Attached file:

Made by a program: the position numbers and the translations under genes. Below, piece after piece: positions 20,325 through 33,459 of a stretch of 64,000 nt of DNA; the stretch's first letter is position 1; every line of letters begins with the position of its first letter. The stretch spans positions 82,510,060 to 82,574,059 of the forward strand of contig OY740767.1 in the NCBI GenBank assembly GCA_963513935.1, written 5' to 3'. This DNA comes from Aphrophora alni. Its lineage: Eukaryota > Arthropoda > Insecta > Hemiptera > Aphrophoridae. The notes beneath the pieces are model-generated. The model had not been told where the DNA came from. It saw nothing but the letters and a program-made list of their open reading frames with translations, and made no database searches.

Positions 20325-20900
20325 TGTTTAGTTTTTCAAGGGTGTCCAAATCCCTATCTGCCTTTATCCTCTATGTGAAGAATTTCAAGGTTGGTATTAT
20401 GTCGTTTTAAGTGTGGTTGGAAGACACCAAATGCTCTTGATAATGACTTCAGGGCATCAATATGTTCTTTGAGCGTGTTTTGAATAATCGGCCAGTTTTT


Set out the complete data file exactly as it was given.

Made by a program: the position numbers and the translations under genes. Below, piece after piece: positions 20,325 through 33,459 of a stretch of 64,000 nt of DNA; the stretch's first letter is position 1; every line of letters begins with the position of its first letter. The stretch spans positions 82,510,060 to 82,574,059 of the forward strand of contig OY740767.1 in the NCBI GenBank assembly GCA_963513935.1, written 5' to 3'. This DNA comes from Aphrophora alni. Its lineage: Eukaryota > Arthropoda > Insecta > Hemiptera > Aphrophoridae. The notes beneath the pieces are model-generated. The model had not been told where the DNA came from. It saw nothing but the letters and a program-made list of their open reading frames with translations, and made no database searches.

Positions 20325-20900
20325 TGTTTAGTTTTTCAAGGGTGTCCAAATCCCTATCTGCCTTTATCCTCTATGTGAAGAATTTCAAGGTTGGTATTAT
20401 GTCGTTTTAAGTGTGGTTGGAAGACACCAAATGCTCTTGATAATGACTTCAGGGCATCAATATGTTCTTTGAGCGTGTTTTGAATAATCGGCCAGTTTTT